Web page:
Northern & Central Midwest

October, 2011
Regional Report

Lift Tender Bulbs

After a killing frost, lift and store tender bulbs. Cut back foliage and stems and gently lift tubers, rhizomes or bulbs with a garden fork. Shake off excess soil and dry tubers in a warm dry place. Label tubers and store in cardboard boxes filled with barely moist wood shavings, peat moss, or vermiculite. Store at 40-50 degrees.

Winterize Ponds

Protect small ponds from freezing by covering them with thin plywood sheets and layers of mulch or shredded leaves. Or install a pond heater to keep the water surface from freezing. If a thin layer of ice forms on the water surface, pour hot water on the ice to melt it.

Harvest Winter Squash

Harvest all winter squash and pumpkins before killing frost. Wash gently with soap and water and dry well to prevent bacterial infection. Store in a cool, dry basement at about 50 degrees. They will keep through the winter and provide your table with high vitamin, high fiber nutrition.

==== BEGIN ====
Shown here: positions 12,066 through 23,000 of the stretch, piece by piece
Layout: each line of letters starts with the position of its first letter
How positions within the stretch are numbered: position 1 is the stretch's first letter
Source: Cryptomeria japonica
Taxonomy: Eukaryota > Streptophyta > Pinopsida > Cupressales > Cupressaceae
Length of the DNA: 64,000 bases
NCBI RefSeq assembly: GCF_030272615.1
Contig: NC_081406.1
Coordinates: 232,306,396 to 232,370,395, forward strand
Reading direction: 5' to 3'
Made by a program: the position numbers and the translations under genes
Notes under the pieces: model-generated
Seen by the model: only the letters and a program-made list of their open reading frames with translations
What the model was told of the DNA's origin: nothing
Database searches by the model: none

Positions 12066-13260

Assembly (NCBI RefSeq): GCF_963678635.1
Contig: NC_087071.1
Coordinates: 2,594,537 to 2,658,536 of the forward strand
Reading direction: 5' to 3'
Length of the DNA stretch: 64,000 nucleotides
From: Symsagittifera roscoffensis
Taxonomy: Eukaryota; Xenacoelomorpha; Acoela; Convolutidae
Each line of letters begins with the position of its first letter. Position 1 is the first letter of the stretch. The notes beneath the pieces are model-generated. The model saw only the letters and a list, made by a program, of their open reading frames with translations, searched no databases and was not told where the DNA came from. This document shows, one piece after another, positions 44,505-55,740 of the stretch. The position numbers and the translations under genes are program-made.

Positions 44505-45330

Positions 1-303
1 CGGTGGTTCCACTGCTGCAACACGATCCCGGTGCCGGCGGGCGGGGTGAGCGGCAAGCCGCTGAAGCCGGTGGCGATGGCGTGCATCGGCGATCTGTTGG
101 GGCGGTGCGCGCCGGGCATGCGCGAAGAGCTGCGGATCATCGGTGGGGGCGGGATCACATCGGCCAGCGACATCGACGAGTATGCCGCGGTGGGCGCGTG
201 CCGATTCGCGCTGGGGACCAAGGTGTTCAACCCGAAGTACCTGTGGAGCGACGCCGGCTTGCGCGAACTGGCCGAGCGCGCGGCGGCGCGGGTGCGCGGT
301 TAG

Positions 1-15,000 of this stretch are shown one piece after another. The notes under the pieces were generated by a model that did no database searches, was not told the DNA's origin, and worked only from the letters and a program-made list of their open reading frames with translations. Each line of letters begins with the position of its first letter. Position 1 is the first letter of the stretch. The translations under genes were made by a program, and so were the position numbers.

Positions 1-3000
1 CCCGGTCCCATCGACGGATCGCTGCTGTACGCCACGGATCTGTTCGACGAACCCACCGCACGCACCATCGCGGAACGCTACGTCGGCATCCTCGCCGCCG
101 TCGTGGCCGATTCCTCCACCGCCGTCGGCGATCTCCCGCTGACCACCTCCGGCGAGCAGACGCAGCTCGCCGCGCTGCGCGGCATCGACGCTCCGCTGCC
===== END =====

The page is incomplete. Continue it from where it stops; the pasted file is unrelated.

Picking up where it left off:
Protect Against Critters

If rabbits, rodents, or deer have been a problem in past winters, take precautions with valuable woody plants now. Physical barriers are more effective than sprays. Spread garden netting or snow fencing around abused trees and cut down plants that provide winter habitats to critters, such as ornamental grass clumps or perennials left standing for winter interest.

Compost!

With all the garden debris presenting itself at this time of year, it's prime time to compost. Simply layer brown matter such dried leaves and straw with green materials such as kitchen vegetable scraps and weeds (without seeds). Toss a handful of soil on top and water in.

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